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The Connected TV Summit starts next Wednesday and will provide the most
important update of the year for what the key stakeholders in this new
market – CE manufacturers, Pay TV operators, broadcasters and online
content owners – are thinking. We predict that from the CE industry,
major themes are going to be more cooperation with traditional platform
operators, who can harness connected TVs to introduce multi-room TV with
minimal expense, and the advent of multi-screen Connected TV, where CE
vendors look to make their connected TV services available on tablets
that can sync with the main connected TV.
Multi-screen Connected TV is a natural evolution given that leading Pay TV operators want to create a unified and integrated multi-screen offer that covers all screens in their homes. It also increases pressure on any Pay TV operators who are not moving quickly towards a multi-screen offering.
For the Pay TV world, this is the year of the big fight back. Nobody really expected major content aggregators, with millions of subscribers, to let someone else serenade their customers with interesting premium content additions, niche long-tail offers that appeal to important minority consumer groups, enjoyable apps and enhanced content discovery without offering an alternative. Now they are.
Putting unified multi-screen TV services aside, which are an important way to dampen the temptations of Connected TV anyway, and focusing on the main television set, the plan seems to be to open up the walled garden to at least some complementary OTT content, provide great new User Interfaces with neat apps of their own, and make it much easier to find content and communicate with friends in relation to that content (social TV). Next-generation TV platforms, based on completely new middleware/software or at least new UIs, are already rolling out.
The enduring impact of Connected TV could be the way it changes the way all television is eventually distributed. We are probably at the start of a very long migration towards all video becoming ‘OTT’ video (Internet delivered), albeit with that Internet delivery becoming more heavily managed. Many commentators expect some Pay TV pioneers to ‘cap-and-grow’ their on-demand services, keeping the existing managed network offer but starting to expand the long-tail (at least) using Internet delivery technologies – which means adaptive bit rate streaming and CDN type infrastructure. Connected TV devices make this migration possible because for the first time, Internet video is reaching people where they most want it – on the main TV.
Related to this, another big question we like to focus on is whether Connected TV is a replacement for ‘classic’ (managed closed network) IPTV. Telstra in Australia has skipped classic IPTV and offers its video services OTT to connected TV devices and TalkTalk said last year it was no longer actively marketing full IPTV and was throwing its weight into the UK’s YouView hybrid broadcast broadband (HBB) platform. Yet for Telecom Italia it is very much the case of Connected TV (via the Cubovision offer) complementing IPTV. We think the conference will provide some more clues as to where telcos go next.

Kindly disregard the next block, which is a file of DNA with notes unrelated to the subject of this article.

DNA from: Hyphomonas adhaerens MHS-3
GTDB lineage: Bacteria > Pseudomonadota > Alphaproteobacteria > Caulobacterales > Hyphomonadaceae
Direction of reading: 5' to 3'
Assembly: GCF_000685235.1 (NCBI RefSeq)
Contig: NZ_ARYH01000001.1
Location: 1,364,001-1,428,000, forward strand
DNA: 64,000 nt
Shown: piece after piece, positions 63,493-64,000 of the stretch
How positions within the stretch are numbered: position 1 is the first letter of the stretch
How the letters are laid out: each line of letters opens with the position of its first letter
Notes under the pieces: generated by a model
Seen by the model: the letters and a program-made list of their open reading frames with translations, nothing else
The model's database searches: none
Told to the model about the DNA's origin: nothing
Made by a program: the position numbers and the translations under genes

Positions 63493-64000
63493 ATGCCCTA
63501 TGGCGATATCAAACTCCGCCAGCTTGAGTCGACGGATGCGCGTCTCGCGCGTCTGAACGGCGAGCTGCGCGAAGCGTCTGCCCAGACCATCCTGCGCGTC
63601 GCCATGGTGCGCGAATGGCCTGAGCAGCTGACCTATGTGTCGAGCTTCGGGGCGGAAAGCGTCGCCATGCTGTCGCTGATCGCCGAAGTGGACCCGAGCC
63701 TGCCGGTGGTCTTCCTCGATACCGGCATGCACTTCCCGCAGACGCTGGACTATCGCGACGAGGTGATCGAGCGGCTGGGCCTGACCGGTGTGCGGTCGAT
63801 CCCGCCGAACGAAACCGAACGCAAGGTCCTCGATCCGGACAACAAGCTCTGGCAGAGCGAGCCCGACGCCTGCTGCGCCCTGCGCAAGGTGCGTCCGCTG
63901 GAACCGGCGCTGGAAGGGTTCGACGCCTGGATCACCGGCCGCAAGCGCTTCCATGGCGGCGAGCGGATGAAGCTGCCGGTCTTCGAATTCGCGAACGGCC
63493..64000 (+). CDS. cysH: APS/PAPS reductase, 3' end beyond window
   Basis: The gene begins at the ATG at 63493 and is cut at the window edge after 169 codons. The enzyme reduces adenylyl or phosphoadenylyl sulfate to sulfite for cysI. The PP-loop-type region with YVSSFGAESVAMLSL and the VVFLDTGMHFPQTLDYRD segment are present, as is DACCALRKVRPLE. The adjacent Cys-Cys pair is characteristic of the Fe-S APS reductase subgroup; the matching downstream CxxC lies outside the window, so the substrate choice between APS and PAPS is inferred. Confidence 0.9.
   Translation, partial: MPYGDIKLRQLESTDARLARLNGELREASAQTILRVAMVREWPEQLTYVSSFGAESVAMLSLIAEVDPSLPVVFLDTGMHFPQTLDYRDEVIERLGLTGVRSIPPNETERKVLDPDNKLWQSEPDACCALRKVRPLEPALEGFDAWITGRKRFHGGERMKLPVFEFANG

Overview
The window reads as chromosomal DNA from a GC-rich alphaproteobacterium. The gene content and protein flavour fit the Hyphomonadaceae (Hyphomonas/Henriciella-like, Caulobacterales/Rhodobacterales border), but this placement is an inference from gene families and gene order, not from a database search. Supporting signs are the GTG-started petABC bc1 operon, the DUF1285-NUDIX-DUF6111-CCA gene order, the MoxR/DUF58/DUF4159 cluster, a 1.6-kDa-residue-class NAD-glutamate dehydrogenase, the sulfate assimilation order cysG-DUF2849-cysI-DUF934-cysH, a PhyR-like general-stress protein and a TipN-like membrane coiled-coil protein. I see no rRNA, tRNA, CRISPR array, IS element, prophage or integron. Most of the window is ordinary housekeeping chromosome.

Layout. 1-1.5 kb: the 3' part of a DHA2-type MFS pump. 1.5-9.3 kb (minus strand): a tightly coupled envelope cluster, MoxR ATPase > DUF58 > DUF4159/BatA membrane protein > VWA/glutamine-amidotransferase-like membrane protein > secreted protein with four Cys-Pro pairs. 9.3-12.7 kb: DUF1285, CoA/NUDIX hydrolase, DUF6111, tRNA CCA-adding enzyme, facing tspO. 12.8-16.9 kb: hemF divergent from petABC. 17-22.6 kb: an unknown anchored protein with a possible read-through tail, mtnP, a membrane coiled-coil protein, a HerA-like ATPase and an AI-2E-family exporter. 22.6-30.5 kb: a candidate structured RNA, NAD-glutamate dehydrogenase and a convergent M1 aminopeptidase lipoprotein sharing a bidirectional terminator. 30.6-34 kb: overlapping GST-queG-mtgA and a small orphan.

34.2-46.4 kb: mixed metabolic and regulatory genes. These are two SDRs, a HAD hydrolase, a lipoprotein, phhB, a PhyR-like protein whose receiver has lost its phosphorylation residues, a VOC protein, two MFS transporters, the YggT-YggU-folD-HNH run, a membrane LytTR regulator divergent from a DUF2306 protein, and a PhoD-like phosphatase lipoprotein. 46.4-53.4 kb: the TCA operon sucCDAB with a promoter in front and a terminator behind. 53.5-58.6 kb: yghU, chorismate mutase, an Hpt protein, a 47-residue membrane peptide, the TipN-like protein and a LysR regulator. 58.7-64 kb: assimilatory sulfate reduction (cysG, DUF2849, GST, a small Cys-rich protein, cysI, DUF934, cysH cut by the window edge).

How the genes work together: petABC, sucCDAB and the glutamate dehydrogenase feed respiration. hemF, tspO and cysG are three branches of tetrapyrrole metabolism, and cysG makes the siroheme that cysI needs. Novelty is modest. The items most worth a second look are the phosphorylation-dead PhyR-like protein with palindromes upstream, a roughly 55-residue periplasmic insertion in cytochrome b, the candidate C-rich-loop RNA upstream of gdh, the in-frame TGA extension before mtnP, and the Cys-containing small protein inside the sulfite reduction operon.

For the broadcasters, Connected TV is a gift. In the traditional TV world they have to keep running faster to stand still. They had to find the additional spectrum and production budgets to simulcast HD alongside standard-definition, and many are fighting to avoid having to simulcast 3D on top of that by ensuring 2D/3D production/transmission can be integrated.
For years, major channel owners lost their pre-eminence and became sub-brands inside the Pay TV platforms, although far-sighted broadcasters fought back on the Internet. Now the broadcast industry can strengthen its position with its own HBB platform brands (in cooperation with other broadcasters where they are allowed) and use next-generation interactive TV and catch-up TV to engage viewers for longer. This is a chance to become innovators, with consumers going to channel owners for additional information and apps where once they generally just watched.
For the broadcast industry and for the interactive TV and apps communities, the question of standards is starting to become more pressing now. The mass-market awaits and the time for experimentation is drawing to a close. We expect a good discussion about whether the broadcast industry can compete with the CE world if they adopt multiple national standards, and whether the industry is willing to make the compromises needed to enable a ‘write once, use everywhere’ environment for interactive TV apps development.
One quick statistic to set the scene. According to research firm Parks Associates, nearly 350 million Internet-connectable TV devices will be sold in 2015. There will be plenty more forecasts and also important feedback from existing usage of connected TV devices at the conference next week. You can find out more here.
And don’t forget the Connected TV Awards 2011, which are being presented at the close of Day One. From 80 entries, three companies have been selected to receive an ‘Outstanding Connected TV Service’ award and three will be presented with an ‘Outstanding Technology Innovation’ award. One of these has been chosen to receive the ‘Outstanding Achievement in Connected TV Award 2011’. More awards details here.